A seven-story, 205-unit housing project is being proposed near Potrero del Sol Park at Cesar Chavez Street and Potrero Avenue — currently the site of several old warehouses being used as artist space. 

Now’s the right time,” said Chris Goode, who said his family has owned the property since the 1940s. “The property is terribly underused, and I support the need to provide housing in the city since I’ve owned the property for so long.” 

Per the plans, the project at 1458 San Bruno Ave. would include 122 studios and 83 two-bedroom units. Because Goode is invoking California’s Density Bonus Program, which allows developers to add height to projects and incorporate the state’s affordable requirement, only 11 percent (or 23) of the units will be affordable. The city’s affordable requirement is currently around 18 percent. At present, the plans do not include ground-floor retail space. 

The estimated project cost is $35 million. The plans were submitted via a “preliminary” application last Friday. Goode and his team must do community outreach before the project can be formally proposed. 

Goode said the tenants of the warehouses, at least one housing an artist space, are “moving onto other things” and have “made other plans.”

“I’m hoping not to displace anyone,” he said. 

But news of the plans came as a surprise to at least one tenant renting at an artist warehouse called The Farm, who did not give permission to be named. “I have a knot in my stomach right now,” the artist wrote in an email upon hearing the news from Mission Local.  

An adjacent parcel once housed The Farm (the current Farm’s namesake), a community center that kept farm animals and an art gallery, as well as a sometimes unruly punk rock venue that hosted big names like the Dead Kennedys and Faith No More. In 1987, a purported dispute between Farm’s operators and Goode’s mother — Marilyn Goode, still an owner of the property — resulted in The Farm’s eviction.  

“I’m not a developer,” said Goode, a New York-based film producer, by phone. “It’s the beginning of what I’m told is a long process.” 

The road to approval for any housing project in the Mission District can, indeed, be a protracted affair. This development might have a similar trajectory: Neighborhood activists have, in the past, fought the elimination of warehouse space — dubbed “production, distribution and repair” (PDR) — for which the land is currently zoned. Activists have also fought projects with low affordable-housing percentages. 

A 60-unit development at 14th and Stevenson received its entitlements in late July, five years after it was proposed and following many back-and-forths with activists. It will include eight below-market-rate units, or 13 percent. It was appealed in August.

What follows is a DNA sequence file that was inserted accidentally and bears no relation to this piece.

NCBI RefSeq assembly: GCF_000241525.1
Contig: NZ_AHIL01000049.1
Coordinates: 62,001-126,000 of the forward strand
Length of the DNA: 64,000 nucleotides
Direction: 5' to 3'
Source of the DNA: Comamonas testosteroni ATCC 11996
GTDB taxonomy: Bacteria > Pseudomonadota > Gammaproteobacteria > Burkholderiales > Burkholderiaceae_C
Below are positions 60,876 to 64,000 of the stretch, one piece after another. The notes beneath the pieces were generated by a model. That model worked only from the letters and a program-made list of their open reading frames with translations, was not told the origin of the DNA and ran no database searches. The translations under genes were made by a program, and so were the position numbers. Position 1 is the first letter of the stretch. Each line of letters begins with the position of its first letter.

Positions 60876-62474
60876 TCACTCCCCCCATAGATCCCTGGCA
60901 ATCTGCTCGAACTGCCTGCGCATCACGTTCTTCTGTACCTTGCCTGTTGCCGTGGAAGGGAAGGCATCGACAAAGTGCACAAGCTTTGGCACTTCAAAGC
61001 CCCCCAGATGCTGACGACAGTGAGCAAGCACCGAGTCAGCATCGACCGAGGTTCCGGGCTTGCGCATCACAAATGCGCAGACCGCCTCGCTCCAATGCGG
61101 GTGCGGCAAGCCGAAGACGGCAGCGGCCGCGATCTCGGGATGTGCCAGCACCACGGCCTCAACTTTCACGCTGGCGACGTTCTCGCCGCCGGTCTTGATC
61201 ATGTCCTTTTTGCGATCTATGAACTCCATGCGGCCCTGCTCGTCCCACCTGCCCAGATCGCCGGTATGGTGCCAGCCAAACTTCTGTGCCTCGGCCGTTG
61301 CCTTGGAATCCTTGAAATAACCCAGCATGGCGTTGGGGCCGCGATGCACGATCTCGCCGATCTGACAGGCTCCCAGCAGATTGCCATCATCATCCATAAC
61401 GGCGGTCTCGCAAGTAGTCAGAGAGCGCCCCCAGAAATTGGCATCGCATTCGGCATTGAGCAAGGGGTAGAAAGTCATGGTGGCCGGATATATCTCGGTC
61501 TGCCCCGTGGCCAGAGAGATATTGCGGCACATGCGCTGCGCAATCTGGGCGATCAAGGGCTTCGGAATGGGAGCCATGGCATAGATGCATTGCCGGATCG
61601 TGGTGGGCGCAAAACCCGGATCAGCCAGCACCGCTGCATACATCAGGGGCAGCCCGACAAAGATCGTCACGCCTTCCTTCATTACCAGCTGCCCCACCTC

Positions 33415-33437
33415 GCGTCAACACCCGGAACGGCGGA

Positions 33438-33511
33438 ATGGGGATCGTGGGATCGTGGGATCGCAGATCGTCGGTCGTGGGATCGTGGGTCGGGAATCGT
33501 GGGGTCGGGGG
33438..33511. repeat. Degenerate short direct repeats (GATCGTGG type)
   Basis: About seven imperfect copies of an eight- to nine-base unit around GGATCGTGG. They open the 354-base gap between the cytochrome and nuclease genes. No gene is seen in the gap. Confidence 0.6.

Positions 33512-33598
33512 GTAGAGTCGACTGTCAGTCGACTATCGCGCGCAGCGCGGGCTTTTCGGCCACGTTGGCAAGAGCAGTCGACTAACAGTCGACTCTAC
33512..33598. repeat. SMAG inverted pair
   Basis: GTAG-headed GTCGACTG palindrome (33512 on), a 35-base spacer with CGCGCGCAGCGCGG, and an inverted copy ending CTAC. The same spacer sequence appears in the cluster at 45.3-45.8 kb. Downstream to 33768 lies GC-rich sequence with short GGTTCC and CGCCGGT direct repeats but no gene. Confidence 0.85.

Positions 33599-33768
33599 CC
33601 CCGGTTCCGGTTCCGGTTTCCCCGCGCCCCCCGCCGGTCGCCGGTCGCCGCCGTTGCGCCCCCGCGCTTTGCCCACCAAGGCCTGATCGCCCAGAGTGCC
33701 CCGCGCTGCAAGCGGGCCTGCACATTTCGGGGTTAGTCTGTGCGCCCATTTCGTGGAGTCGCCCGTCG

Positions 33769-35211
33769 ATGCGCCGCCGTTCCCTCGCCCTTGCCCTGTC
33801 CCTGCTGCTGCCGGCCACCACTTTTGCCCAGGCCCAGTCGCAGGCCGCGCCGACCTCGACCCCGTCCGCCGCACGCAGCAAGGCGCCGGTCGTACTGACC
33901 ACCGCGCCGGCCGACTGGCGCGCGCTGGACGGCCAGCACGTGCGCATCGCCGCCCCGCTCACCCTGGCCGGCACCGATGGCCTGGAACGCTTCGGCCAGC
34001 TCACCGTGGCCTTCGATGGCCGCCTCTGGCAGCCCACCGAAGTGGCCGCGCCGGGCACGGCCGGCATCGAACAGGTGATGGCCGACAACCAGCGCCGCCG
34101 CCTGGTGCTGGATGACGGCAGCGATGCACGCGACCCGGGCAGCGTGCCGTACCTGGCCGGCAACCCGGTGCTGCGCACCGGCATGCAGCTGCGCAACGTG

A 75-unit project on the site of the “historic” Wash Club Laundromat at 25th and Mission was approved in October 2018, but only after an ugly five-year battle between its developer, Robert Tillman, and community activists. Tillman would not increase his affordable housing percentage from 11 percent or make other concessions. He sold the entitled land in April for $13.5 million. No construction has begun on the property. 

Even after market-rate projects receive approval, they languish.

A 134-unit project at 1515 South Van Ness Ave., which was proposed in 2014, received final approval in 2017. This was after the developer, Lennar Multifamily Communities, reached an agreement with community members. It upped its affordable percentage to 25 percent, said it would donate $1 million to a “cultural stabilization fund” and lease 700 square feet of workshop space at 50 percent of market value. Lennar dropped the project in June and sold the property to the city for affordable housing development.

A market-rate project at 2675 Folsom St. received approval in May 2017 after developer Axis Development agreed to 27 percent affordable housing, plus agreeing to rent 5,200 square feet of ground-floor space to nonprofits for 55 years for $1 a year. The developers pulled out last July

High construction costs are believed to be a major contributing factor. 

“I find it disheartening,” Goode said of resistance to market-rate development in the Mission, indicating that he’d be willing to make a deal with community members. “The city needs as much housing as possible.”  

Early sketch of the project near Potrero Del Sol Park. Courtesy of Goulde Evans.